In a meditation on his alienation from family and homeland, the narrator reflects that his family is made up of Nordic idiots—clean, tidy, industrious, but unable to live in the present or to open the doors into their souls. Nowhere on earth has he felt so degraded and humiliated as in America, which he envisions as a cesspool of the spirit. Over the cesspool is a shrine to the spirit of work, with its chemical factories, steel mills, prisons, and insane asylums. Miller wishes to see the shrine destroyed, in vengeance for unnamed crimes against him and others.
Miller comments that he had a good time as a child because he did not care about anything—a lesson learned at the age of twelve as a result of the death of a friend. He realized then that things are wrong only when one cares too much. As if to prove that he had learned not to care, he let out a loud fart beside his friend’s coffin.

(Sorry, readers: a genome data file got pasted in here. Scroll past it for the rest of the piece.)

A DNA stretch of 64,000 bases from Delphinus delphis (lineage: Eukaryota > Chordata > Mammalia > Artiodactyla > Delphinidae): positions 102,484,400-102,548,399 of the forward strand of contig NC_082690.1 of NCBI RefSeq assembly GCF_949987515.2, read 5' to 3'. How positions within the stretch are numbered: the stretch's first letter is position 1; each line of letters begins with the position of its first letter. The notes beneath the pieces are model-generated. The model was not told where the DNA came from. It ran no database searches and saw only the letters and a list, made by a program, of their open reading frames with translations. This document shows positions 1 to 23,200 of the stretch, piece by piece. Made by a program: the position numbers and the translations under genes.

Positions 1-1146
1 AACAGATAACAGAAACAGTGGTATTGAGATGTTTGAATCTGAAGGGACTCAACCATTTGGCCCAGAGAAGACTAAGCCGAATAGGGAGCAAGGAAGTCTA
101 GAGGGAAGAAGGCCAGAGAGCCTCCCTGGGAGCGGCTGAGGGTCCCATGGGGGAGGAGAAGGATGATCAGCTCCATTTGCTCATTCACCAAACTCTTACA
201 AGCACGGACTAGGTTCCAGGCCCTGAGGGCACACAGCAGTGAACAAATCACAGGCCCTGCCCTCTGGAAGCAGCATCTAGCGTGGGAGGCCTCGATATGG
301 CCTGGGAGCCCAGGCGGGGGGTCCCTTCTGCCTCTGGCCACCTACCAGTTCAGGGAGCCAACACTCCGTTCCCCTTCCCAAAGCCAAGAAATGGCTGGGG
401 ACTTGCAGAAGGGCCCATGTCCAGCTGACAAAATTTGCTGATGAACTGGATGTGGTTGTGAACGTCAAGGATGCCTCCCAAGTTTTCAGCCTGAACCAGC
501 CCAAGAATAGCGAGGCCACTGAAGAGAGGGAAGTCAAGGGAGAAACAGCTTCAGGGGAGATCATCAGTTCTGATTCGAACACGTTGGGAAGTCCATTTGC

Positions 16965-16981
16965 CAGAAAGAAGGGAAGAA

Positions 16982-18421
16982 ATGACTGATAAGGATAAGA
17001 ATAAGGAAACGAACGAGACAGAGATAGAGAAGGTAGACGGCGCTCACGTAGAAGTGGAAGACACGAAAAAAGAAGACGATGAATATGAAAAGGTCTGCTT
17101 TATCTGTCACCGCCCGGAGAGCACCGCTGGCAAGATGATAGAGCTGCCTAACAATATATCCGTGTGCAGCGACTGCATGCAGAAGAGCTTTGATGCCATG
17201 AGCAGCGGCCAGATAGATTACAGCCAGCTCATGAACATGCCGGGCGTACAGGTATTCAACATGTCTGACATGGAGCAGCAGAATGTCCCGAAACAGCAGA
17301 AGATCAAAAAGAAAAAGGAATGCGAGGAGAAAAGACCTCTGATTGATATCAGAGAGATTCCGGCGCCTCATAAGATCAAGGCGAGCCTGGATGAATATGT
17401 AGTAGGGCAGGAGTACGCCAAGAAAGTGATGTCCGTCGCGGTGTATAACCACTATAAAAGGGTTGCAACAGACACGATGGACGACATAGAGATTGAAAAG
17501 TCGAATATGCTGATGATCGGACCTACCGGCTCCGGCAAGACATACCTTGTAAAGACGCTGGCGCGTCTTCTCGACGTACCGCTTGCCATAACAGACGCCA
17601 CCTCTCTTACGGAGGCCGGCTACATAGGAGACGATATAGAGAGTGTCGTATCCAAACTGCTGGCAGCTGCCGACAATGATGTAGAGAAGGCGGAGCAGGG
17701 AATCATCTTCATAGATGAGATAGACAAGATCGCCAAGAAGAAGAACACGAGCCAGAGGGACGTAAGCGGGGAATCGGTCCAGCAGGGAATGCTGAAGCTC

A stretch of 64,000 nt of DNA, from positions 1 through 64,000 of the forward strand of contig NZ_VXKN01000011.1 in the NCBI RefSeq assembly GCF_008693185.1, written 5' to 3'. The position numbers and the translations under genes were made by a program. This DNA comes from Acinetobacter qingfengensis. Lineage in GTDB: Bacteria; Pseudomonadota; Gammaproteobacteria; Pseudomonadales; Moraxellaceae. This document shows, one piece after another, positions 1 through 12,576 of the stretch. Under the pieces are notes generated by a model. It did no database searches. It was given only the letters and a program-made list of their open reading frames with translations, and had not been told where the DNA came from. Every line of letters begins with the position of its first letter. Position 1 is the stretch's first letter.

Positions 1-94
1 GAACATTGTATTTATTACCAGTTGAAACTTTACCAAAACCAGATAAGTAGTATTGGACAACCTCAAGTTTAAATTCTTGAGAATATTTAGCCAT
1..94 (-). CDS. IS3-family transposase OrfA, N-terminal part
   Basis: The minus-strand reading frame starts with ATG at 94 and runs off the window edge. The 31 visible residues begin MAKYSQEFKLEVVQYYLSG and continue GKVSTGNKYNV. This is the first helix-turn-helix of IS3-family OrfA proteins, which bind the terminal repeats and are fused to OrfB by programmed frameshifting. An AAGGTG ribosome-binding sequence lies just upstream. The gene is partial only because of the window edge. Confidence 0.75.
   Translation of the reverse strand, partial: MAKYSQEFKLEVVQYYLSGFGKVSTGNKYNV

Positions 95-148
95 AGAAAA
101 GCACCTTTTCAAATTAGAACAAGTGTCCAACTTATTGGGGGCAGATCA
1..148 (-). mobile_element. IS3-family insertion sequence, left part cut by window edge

During wartime, Miller has a wife and child and badly needs a job. In a farcical episode involving a clerk named Hymie, office politics, and racism, Miller talks the manager of the Cosmodemonic Telegraph Company into giving him a job hiring and firing messengers. The company is inhumane, corrupt, and exploitative. After the company decreases the messengers’ pay, Miller is forced to be less selective in hiring, which results in a number of grotesque incidents involving epileptic, criminal, and delinquent messengers. In response to the poverty around him, Miller gives all his money away, in turn cadging dollars from acquaintances to buy food for himself. During Miller’s time at the Cosmodemonic, he meets an African American woman named Valeska, with whom he has a brief sexual liaison. She commits suicide.
Miller recalls an episode from his childhood in which he and his cousin Gene killed a boy in a gang fight. Miller and Gene hurried home afterward, and Aunt Caroline, Gene’s mother, gave them rye bread with butter. Miller remembers this image as particularly potent. In that house, he was never scolded; the image conveys an angelic forgiveness,...
(The entire section is 848 words.)